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This section contains information, facts, and worksheets on the 7000 known species of Amphibians across the globe.
I say ‘amphibian’, you say…? Chances are you said ‘frog’. But did you know there are more than just frogs? Amphibians are a class of vertebrate creatures that include frogs, toads, newts and salamanders and there are around 7 000 known species of amphibian – with 90% of the class comprised of frogs.
We typically associate amphibians with living near water sources, such as ponds, lakes and rivers, but they can also be found in forests, woods or anywhere with sufficient moisture.
Amphibians come in a range of sizes and shapes. The giant salamander is the largest in the world, growing to 6,5 feet long and the Goliath bullfrog can weigh up to 7 lbs. But don’t overlook the little guys, Paedophryne amanuensis is tiny, at 0,3 inches, while the pygmy salamander can be mistaken for a worm at only 1 – 2 inches long.
Moisture is a key word in the world of amphibians, as they don’t have a protective layer of skin and oils like we do to keep us from drying out. What makes amphibians remarkable is that their skin acts as a secondary means of respiration. That’s right, they have lungs or gills to breathe, but they can also use their skin to breathe too. In fact, some smaller species of amphibian rely entirely on their skin to breathe.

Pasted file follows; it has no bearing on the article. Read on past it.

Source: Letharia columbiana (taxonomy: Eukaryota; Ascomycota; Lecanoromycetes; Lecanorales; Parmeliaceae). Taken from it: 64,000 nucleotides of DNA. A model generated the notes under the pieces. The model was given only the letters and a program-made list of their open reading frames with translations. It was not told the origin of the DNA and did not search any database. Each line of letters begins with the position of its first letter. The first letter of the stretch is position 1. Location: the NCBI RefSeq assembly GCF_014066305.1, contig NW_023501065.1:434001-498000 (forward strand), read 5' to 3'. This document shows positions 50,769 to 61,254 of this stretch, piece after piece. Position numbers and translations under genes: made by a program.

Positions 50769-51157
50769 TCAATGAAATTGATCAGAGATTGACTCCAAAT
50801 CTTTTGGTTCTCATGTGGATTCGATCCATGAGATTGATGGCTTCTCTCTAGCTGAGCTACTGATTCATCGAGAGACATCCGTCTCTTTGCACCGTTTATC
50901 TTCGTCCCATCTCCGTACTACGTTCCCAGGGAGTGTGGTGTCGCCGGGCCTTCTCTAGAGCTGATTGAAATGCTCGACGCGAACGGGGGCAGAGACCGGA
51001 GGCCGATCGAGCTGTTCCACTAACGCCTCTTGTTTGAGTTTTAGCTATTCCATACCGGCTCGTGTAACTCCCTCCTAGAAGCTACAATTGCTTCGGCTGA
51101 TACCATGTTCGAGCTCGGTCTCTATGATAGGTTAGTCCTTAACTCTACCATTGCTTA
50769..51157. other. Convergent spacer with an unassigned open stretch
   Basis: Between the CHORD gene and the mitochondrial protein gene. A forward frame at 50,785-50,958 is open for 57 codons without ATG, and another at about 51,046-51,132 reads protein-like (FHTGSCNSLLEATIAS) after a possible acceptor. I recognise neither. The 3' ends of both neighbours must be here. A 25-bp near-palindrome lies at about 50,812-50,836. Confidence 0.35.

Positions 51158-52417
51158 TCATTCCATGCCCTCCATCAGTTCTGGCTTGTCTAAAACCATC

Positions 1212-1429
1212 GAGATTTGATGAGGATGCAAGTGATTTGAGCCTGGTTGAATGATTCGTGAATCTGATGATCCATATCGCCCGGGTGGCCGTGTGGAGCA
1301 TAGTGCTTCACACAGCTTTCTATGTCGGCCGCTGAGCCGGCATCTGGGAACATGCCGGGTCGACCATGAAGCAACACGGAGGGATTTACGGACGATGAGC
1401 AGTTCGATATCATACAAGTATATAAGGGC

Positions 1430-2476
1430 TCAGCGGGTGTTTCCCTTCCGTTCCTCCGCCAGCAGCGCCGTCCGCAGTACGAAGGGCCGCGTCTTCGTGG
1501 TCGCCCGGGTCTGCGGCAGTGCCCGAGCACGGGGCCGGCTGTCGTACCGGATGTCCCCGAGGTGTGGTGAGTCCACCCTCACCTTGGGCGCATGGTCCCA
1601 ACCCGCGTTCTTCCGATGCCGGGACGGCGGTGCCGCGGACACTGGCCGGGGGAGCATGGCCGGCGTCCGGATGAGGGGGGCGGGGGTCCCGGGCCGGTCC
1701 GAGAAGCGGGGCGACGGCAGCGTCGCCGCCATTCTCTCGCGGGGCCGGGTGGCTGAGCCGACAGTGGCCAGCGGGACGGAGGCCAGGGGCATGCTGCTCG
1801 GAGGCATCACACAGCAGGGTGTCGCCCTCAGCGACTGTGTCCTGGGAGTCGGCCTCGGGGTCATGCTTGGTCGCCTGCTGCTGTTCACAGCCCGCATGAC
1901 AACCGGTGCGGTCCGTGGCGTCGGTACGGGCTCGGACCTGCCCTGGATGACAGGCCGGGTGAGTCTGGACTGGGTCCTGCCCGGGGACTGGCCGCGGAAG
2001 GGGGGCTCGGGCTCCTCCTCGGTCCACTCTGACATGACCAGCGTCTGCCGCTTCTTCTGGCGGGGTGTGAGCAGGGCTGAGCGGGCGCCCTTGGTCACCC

Because of amphibians’ sensitive skin, they’re what we call ecological indicator species. They’re susceptible to changes in the ecosystem and to pollutants, so whenever something starts to go wrong in an otherwise healthy environment, frog, toad and salamander numbers decline quickly. They’re the aquatic equivalent of the metaphorical canary in a mine.
And while their skin can make them sensitive, it can also make them deadly. Poison arrow frogs in the Amazon rainforest have brilliantly colored skin to warn predators that they’re not a tasty snack. The poison is so strong that indigenous tribes will use the toxin on their arrows to hunt much larger animals.
Get to know more about amphibians in this section, where you’ll learn about what makes them unique, how important they are to habitats, how to look after them as pets and their contribution to the worlds of science and biology